A vagrant at The Geoffrey Rush Shine Centre for the Incurable Displaced has astounded his care workers by revealing himself as a musical prodigy. The voiceless hobo, who wishes to remain anonymous, was found wandering dazed, confused and soaked to the skin on a beach in Kent, some 50 miles from France.
"At first we thought he may have been a merman," said one of the police officers who found him. "However, as his legs didn't turn into a fish's tail when we threw him back into the water, we realised we were dealing with a psychologically disturbed individual, so we handed him in at the loony bin."
"We haven't been able to get a peep out of him since he was dumped here 6 weeks ago," said Matron, Mrs. Hattie Jakes. "So we gave him some artists' materials to encourage him to communicate by alternative means, but he just kept drawing pictures of naked women so we had to take his felt tips off him."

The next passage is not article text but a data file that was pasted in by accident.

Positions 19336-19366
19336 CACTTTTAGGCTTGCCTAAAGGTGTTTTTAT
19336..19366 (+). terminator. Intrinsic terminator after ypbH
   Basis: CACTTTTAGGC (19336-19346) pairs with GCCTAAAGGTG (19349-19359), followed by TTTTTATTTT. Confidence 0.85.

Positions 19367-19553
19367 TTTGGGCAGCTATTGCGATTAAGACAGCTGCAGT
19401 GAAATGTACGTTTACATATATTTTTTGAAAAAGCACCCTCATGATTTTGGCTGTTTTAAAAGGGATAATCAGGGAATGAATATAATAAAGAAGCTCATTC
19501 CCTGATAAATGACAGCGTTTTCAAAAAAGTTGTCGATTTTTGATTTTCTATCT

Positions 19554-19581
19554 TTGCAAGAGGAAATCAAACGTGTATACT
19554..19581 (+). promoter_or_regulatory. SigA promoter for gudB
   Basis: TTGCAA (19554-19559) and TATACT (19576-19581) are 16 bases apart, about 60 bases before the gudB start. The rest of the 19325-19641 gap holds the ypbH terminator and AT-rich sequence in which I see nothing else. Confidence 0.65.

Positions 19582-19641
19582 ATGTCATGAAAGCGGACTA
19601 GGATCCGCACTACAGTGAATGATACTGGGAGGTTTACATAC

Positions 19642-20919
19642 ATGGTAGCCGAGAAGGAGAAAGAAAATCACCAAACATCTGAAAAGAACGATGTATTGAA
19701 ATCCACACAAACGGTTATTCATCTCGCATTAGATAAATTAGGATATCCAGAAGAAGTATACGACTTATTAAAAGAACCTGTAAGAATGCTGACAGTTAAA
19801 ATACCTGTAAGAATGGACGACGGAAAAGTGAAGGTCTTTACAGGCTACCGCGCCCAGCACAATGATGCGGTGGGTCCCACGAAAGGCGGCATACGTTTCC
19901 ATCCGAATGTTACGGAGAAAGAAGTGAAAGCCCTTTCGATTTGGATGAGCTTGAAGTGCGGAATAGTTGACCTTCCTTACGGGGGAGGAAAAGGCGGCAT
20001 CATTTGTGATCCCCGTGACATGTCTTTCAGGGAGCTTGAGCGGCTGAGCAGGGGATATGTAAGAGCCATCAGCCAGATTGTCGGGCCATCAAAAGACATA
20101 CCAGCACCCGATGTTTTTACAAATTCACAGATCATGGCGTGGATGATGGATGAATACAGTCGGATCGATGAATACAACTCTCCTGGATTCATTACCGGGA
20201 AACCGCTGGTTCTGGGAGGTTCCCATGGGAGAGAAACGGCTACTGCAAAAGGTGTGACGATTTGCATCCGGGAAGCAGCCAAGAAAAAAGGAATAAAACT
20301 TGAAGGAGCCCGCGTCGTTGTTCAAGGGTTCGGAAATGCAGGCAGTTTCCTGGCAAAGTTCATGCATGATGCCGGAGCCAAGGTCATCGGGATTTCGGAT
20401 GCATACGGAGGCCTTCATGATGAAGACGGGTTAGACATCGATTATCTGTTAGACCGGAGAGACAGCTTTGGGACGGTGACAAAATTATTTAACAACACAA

The breakthrough came, however, when the taciturn tramp sat at a Hammond electric organ in the day room and started to play Chopin's Daylight Sonata in K major.
"It was un-bloody-believable," said activities co-ordinator Andrew Preview. "One minute he was swaying back and forth in the corner, the next he was belting out Mozart's Eventide Cantata in J flat. I could hardly believe my ears! It was as if the late, great Les Dawson himself was playing."
Staff at the centre have had no success in finding the displaced mute's family. "After a few days, we put posters up all round the area, but had no luck," said the Centre's Director of Public Communications. "Last week we took a new approach by including his picture and offering a reward, but still nothing. We are hoping that publishing his story and photograph in the national press will give us more hope of someone claiming him, seeing as the Lost Persons Association wouldn't take him off our hands."
Ron Mael, Inspector Blakey look-alike and keyboard player with 1970's rock duo Sparks was unavailable for comment, but then again he never says much anyway.